Early Seral Biodiversity

Biodiversity in Natural and Managed Early Seral Forests of Southwestern Oregon

Principal and Co-principal Investigators: Dr. Meg Krawchuk (OSU), Dr. Graham Frank (OSU), Dr. Matthew G. Betts (OSU), Dr. Mark Swanson (OSU), Dr. James W. Rivers (OSU), Dr. Jake Verschuyl (NCASI), Dr. A.J. Kroll (previously with Weyerhaeuser).

JUSTIFICATION: Early seral forests contribute important heterogeneity to landscapes in the Pacific Northwest. Federal forest management and intensification of management on private lands have reduced the availability of complex early seral ecosystems, contributing to calls for forestry approaches to help balance the aims of wood production and biodiversity conservation. A necessary next step for early seral science and policy in the Pacific Northwest is a carefully designed research program focused on a deeper understanding of spatial and temporal variability in early seral biodiversity along a gradient from more naturally regenerating through intensively managed forest landscapes.

DESCRIPTION OF APPROACH: We will document how plantation forestry alters the biodiversity and tempo of the early seral period from its primary natural counterpart, wildfire. At the same time, we will investigate the extent to which active management may support species and communities traditionally associated with natural disturbance. Biodiversity responses to management intensity are expected to be variable over time, so that differences between high and low intensity management differ among phases of early seral development. Our objective in this study is to conduct a large-scale retrospective study of biodiversity, including plant, pollinator and bird communities, in early seral Douglas-fir dominated forest site types of southwestern Oregon's Klamath ecoregion. We will compare 1) pre-forest community development on public lands after stand replacing fire, 2) after wildfire and timber salvage/management on public lands, and 3) managed regeneration plantation forestry on private industrial lands at three different periods of early stand growth.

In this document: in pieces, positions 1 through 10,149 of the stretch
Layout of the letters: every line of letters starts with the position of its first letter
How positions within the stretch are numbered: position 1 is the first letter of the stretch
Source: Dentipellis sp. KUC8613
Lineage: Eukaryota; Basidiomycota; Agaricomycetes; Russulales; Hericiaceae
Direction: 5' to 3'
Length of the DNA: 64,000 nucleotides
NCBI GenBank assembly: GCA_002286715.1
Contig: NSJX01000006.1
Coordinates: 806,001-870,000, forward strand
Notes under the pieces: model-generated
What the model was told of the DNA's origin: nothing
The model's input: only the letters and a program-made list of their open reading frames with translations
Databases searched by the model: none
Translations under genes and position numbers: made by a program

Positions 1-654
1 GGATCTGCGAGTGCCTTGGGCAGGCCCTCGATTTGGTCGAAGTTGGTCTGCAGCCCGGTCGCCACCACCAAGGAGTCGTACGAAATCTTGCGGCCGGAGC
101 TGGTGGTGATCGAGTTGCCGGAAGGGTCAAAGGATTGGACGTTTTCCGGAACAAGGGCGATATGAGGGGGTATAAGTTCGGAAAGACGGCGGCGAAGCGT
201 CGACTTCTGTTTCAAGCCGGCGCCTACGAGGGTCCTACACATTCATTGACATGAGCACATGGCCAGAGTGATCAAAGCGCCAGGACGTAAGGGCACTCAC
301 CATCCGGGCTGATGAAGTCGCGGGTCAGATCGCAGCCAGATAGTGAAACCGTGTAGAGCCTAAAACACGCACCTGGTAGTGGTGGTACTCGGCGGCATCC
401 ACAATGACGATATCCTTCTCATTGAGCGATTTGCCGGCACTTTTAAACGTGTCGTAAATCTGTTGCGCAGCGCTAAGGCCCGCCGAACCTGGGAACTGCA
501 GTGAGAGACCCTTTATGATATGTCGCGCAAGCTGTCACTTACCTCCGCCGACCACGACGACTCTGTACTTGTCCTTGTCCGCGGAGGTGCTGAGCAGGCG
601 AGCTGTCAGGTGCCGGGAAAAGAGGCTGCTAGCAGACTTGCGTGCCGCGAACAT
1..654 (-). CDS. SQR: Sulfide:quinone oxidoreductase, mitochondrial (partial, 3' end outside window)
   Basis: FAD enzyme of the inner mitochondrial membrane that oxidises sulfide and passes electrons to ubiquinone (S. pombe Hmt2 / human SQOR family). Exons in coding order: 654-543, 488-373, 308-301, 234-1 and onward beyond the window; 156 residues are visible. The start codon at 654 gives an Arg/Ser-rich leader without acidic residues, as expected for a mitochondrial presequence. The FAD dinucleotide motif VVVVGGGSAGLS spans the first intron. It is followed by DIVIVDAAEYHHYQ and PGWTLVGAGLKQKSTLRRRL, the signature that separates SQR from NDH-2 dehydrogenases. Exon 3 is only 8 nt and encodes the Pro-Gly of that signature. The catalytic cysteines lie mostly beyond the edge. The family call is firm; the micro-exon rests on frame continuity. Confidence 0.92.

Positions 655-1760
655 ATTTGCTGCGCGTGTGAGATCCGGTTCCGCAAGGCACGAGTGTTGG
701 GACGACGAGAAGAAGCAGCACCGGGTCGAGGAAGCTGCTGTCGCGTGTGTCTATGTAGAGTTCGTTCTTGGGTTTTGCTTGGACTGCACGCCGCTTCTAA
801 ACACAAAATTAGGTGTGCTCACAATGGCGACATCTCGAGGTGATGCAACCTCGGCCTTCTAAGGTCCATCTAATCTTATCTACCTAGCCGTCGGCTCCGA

LAND MANAGEMENT COLLABORATORS: Weyerhaeuser, Roseburg Forest Products, USDOI Bureau of Land Management, USDA Forest Service